Scott falters at times with overly broad generalizations. The journey of Megasthenes is striking, certainly, but alongside it there are thin reeds upon which to make a case for interconnected ancient worlds before the third century BCE. Scott’s caveat that “the flow of information was not solely in the direction of the curious West” does not entirely succeed in obscuring the apparent fact that it was not until two centuries after Megasthenes that the boot of cultural exchange was on the other foot, and a Greek appeared as a principal character in a Buddhist dialogue. Might this reflect something unique about early Hellenistic inquisitiveness, rather than the interconnectedness of ancient peoples in general?

In the book’s last section Scott also writes somewhat slackly that in the Roman world the conflict between the Church and secular leaders would become “a near-perpetual conflict between spiritual and earthly authority”. A full accounting of this point extends well beyond Scott’s narrative. But it is truer to say, at least, that there is a long history here whereby the heavenly and the earthly kingdoms were pried apart by Europeans using secular law, liberty of conscience principles, Enlightenment philosophy, and various other tools available to them from out of the deep well of Europe’s Greco-Roman and Christian legacy.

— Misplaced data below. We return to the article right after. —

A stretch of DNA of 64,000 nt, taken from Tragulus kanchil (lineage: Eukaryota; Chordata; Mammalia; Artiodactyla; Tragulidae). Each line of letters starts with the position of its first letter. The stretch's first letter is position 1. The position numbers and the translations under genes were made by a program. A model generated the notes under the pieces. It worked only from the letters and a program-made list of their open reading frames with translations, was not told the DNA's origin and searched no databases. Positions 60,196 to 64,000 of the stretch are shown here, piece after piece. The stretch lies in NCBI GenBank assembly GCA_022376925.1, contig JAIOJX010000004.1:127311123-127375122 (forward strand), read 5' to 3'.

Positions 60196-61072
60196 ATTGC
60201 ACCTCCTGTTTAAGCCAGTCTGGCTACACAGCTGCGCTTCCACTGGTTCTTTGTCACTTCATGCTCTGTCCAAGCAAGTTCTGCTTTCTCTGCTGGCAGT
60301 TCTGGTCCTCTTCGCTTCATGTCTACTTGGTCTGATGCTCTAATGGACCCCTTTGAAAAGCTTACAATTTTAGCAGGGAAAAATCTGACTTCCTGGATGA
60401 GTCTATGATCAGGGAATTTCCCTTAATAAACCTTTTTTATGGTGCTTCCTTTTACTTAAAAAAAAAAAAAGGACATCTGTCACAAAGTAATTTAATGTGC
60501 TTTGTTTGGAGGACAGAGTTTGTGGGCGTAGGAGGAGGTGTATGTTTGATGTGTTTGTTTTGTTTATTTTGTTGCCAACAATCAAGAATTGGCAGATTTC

These are forgivable drawbacks for such a wide-ranging project, and Scott is generally adept with contexts and details, both large and small. The stories of Rome, Athens, and China are most prominent in Ancient Worlds, and weaving them together is an impressive feat in itself. Lesser known names and cities are given their place too: Antioch, Bactria, Seleucia, Carthage, and Parthia, for instance. They may now seem as lost to us as Atlantis. But like Rome and Athens, they were key points in the wide tapestry of antiquity, and for Scott, that means they are part of a single shared history that still stretches to the present day.

RATING 7 / 10